The Customs Act protects intellectual and industrial property rights with regard to the import of goods. Under these regulations, the import of counterfeit goods can be suspended based on an application from the rights holder or ex officio by Customs.
The Customs Act makes no distinction or specific provision for shipments based on the quality and quantity of goods.
The only reference in the Customs Act to the size of a shipment concerns commercial and non-commercial goods. The act does not apply to non-commercial goods that fall within the customs duty exemption limits.
The absence of a clear reference to small shipments in customs legislation has created doubt over whether customs officers should seize small shipments of counterfeit goods. This unfortunately encourages manufacturers of counterfeit goods to minimise the risk of seizure by using small shipments.
However, the government looks set to enact a new Customs Law to regulate small shipments.
The Draft Customs Law has been adapted from EU Regulation 608/2013 in line with Turkey's harmonisation with EU legislation. The regulation sets out a new procedure applicable to small shipments. The Draft Customs Law requires an application to be made to Customs for goods sent by post or courier in small consignments. Under this procedure, suspect goods may be destroyed without the involvement of the rights holder where the declarant or holder of the goods agrees or it has been presumed as such.
The Draft Customs Law states that small shipments suspected to contain counterfeit goods will be seized by Customs. Following the seizure, a customs notification (including the possibility of destruction) is sent to the owner of the shipment.
If the owner accepts the destruction or remains silent for 10 business days from the date of the notification, the goods will be destroyed under supervision by Customs.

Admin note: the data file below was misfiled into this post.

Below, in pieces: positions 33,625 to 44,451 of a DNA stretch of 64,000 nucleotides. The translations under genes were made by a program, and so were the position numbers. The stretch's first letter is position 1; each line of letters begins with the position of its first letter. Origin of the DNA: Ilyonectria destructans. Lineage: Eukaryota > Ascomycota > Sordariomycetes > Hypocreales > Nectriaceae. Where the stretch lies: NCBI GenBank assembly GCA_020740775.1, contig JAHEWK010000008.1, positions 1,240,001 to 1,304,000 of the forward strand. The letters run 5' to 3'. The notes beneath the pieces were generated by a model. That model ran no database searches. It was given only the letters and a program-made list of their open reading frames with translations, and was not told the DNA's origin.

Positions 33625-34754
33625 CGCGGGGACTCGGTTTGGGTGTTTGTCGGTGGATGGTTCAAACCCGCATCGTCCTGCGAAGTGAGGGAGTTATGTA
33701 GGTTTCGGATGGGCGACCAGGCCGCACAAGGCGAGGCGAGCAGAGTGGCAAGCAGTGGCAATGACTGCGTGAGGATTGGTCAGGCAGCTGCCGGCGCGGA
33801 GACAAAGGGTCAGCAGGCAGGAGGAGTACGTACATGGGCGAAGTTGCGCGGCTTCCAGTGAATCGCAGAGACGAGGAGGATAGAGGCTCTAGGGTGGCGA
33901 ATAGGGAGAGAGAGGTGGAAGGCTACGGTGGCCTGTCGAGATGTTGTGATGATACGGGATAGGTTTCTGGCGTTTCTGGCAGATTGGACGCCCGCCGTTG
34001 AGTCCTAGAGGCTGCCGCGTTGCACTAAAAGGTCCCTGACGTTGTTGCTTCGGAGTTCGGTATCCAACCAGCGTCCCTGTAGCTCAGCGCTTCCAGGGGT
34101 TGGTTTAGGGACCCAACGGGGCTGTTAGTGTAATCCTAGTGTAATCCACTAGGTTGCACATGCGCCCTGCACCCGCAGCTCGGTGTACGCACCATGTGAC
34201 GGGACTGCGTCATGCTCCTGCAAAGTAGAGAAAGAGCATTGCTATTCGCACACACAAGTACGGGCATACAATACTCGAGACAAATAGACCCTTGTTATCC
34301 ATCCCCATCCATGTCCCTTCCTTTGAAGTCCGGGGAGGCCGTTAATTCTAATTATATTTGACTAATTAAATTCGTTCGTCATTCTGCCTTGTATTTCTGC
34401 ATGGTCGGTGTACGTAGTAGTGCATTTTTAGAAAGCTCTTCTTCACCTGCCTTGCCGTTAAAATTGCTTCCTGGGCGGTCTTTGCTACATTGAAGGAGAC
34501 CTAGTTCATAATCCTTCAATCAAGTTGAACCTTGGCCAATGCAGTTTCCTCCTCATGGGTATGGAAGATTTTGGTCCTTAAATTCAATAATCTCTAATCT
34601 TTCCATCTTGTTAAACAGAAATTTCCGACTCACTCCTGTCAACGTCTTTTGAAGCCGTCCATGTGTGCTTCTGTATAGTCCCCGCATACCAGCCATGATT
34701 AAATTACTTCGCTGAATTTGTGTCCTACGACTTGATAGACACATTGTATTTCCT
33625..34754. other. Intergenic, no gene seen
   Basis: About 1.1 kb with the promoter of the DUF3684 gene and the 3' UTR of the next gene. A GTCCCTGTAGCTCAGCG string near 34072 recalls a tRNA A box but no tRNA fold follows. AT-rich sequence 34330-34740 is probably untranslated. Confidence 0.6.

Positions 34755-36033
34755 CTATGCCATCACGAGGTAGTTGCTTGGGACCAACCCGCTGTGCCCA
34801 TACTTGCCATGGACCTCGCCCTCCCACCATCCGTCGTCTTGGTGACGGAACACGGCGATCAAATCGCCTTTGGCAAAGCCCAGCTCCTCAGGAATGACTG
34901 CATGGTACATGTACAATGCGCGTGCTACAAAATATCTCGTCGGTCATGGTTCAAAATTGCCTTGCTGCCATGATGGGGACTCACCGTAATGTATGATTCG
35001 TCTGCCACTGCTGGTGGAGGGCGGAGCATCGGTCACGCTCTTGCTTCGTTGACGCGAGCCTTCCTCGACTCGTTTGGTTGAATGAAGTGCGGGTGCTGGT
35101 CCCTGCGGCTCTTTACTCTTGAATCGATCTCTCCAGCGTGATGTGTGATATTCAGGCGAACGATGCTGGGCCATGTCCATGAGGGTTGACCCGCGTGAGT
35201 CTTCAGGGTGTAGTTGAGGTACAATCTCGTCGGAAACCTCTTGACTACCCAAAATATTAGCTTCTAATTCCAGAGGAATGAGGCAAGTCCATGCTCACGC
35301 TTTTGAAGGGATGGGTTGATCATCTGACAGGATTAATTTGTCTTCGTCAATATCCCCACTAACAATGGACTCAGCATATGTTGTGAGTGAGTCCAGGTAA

If the owner of a shipment contests a destruction notification, they will be required to submit an injunction order to prevent the shipment's release within 10 business days from the notification. Failure to submit an injunction order will result in the shipment's release.
Rights holders must notify the Ministry of Trade of any small shipments of goods via a customs application and will be monitored only if they make such a declaration.
According to the Draft Customs Law, the quality and quantity of goods contained in small shipments will be defined by the Council of Ministers.
The Draft Customs Law distinguishes between shipments based on their size through a specific provision on small shipments which has been created to support customs checks.
The anticipated change will enable customs officers to suspend the import of counterfeit goods in small shipments with the proviso that the rights holder's application to Customs includes a clear request concerning the monitoring of small shipments.
The new provision provides a cost-effective and straightforward destruction option for rights holders that prefer not to contest the seizure of a small shipment due to the costly and time-consuming court proceedings.
This article was first published by the International Law Office, a premium online legal update service for major companies and law firms worldwide. Register for a free subscription.